Harmful Algal Bloom and Hypoxia Research and Control ActThe Issue Harmful algal blooms (HABs) and hypoxic events (severe oxygen depletion) are some of the most scientifically complex and economically damaging ...
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MERHAB

Monitoring and Event Response (MERHAB)Our funding enhances state and regional monitoring with advanced harmful algae detection capabilities, from low-cost shellfish toxin tests to high-tech sensors at sea. (Credit: Washington State ...
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PCMHAB

Prevention, Control, and Mitigation of HABs (PCMHAB)PCMHAB projects identify and evaluate a range of methods, like spraying clay shown here, to eliminate or control blooms of harmful algae in ways ...
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Rapid Response

Rapid ResponseNCCOS's rapid response provides state and local coastal public health and resource managers with ready access to critical data on the types of HAB species and toxins present during ...
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Stressor Impacts and Mitigation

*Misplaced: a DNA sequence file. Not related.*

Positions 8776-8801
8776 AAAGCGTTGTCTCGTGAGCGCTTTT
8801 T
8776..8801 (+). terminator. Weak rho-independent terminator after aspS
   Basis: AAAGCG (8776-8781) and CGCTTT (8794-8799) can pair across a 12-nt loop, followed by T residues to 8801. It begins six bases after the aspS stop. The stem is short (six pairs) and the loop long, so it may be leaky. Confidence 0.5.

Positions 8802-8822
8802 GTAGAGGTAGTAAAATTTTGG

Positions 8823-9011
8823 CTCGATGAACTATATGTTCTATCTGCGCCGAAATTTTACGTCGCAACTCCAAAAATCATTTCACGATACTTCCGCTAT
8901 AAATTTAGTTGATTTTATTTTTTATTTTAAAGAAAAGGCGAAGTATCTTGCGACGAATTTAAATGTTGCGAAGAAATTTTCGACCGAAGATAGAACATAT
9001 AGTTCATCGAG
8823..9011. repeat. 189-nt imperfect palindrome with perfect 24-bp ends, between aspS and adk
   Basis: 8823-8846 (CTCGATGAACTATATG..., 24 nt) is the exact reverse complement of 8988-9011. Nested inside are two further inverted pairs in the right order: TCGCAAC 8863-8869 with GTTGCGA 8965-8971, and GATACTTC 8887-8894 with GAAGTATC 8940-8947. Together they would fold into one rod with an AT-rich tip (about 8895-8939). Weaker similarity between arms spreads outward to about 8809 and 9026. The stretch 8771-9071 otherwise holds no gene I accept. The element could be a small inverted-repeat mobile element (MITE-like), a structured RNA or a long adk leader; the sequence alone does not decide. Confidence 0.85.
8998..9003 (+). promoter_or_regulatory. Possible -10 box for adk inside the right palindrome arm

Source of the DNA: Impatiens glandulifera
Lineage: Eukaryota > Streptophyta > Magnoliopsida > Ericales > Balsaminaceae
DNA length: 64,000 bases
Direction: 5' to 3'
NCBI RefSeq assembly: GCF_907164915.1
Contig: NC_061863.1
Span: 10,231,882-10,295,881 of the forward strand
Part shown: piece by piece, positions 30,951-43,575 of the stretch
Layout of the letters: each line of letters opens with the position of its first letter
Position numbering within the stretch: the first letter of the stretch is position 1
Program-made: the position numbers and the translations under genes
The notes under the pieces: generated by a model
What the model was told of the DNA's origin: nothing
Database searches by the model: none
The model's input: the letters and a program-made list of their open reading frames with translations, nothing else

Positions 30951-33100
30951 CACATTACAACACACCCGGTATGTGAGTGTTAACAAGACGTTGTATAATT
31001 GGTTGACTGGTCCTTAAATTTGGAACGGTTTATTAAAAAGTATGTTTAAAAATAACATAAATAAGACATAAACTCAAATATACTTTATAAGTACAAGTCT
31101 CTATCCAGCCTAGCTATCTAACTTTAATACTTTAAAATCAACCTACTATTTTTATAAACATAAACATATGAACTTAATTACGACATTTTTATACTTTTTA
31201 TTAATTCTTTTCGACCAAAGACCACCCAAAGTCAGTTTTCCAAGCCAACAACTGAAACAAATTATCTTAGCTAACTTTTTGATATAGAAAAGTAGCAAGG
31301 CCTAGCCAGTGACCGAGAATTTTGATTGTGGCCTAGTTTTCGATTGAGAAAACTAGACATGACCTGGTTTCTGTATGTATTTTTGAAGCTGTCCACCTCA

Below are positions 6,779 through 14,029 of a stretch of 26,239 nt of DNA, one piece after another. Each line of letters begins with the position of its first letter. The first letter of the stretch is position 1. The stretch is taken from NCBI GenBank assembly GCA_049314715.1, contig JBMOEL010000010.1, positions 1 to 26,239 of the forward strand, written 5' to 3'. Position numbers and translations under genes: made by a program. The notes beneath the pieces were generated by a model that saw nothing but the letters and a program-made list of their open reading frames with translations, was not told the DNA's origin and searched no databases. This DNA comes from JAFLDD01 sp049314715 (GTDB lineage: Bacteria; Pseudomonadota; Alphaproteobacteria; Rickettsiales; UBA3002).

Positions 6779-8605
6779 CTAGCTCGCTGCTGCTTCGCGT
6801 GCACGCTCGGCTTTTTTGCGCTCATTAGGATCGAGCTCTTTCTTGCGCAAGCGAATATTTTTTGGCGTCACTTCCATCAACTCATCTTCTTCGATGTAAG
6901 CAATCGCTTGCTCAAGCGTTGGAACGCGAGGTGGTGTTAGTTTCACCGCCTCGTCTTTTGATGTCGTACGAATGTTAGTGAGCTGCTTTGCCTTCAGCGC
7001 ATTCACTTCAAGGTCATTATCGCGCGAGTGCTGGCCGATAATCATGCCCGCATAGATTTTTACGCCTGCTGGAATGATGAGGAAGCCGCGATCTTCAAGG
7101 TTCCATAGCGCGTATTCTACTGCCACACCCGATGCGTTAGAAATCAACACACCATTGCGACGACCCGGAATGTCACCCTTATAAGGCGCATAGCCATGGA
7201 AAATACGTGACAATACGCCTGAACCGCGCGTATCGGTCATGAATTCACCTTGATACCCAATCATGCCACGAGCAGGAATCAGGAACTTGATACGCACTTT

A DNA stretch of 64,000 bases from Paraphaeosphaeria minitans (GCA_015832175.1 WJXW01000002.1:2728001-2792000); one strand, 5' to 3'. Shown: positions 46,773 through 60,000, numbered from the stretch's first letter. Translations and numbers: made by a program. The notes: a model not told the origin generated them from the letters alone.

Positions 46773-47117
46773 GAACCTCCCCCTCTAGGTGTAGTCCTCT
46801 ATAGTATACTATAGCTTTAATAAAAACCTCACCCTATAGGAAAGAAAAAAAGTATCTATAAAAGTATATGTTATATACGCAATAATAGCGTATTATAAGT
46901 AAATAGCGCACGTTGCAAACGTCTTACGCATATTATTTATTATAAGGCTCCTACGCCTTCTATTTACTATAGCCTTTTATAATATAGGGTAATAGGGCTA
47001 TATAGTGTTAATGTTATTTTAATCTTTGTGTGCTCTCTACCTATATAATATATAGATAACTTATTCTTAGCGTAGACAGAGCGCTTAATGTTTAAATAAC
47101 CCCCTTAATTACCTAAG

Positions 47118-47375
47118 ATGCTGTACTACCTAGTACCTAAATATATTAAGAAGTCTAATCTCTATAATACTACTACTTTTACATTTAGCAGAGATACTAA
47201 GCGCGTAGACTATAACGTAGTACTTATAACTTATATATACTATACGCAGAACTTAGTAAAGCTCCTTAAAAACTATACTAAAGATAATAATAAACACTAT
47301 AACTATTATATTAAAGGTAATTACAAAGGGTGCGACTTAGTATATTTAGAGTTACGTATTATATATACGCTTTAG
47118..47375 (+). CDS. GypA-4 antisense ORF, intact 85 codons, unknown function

Stressor Impacts & MitigationHarmful Algal BloomsManagers of fisheries, beaches, and water treatment facilities need information on HAB detection and forecasting to plan for and deal with the adverse environmental, economic, ...
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NOAA Internship Opportunities

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NCCOS delivers ecosystem science solutions for stewardship of the nation’s ocean and coastal resources, in direct support of NOS priorities, offices, and customers, and to sustain thriving coastal communities and economies.

National Centers for Coastal Ocean Science
1305 East West Highway, Rm 8110
Silver Spring, MD 20910
Phone: (240) 533-0300 / Fax: (301) 713-4353
Email: nccos.webcontent@noaa.gov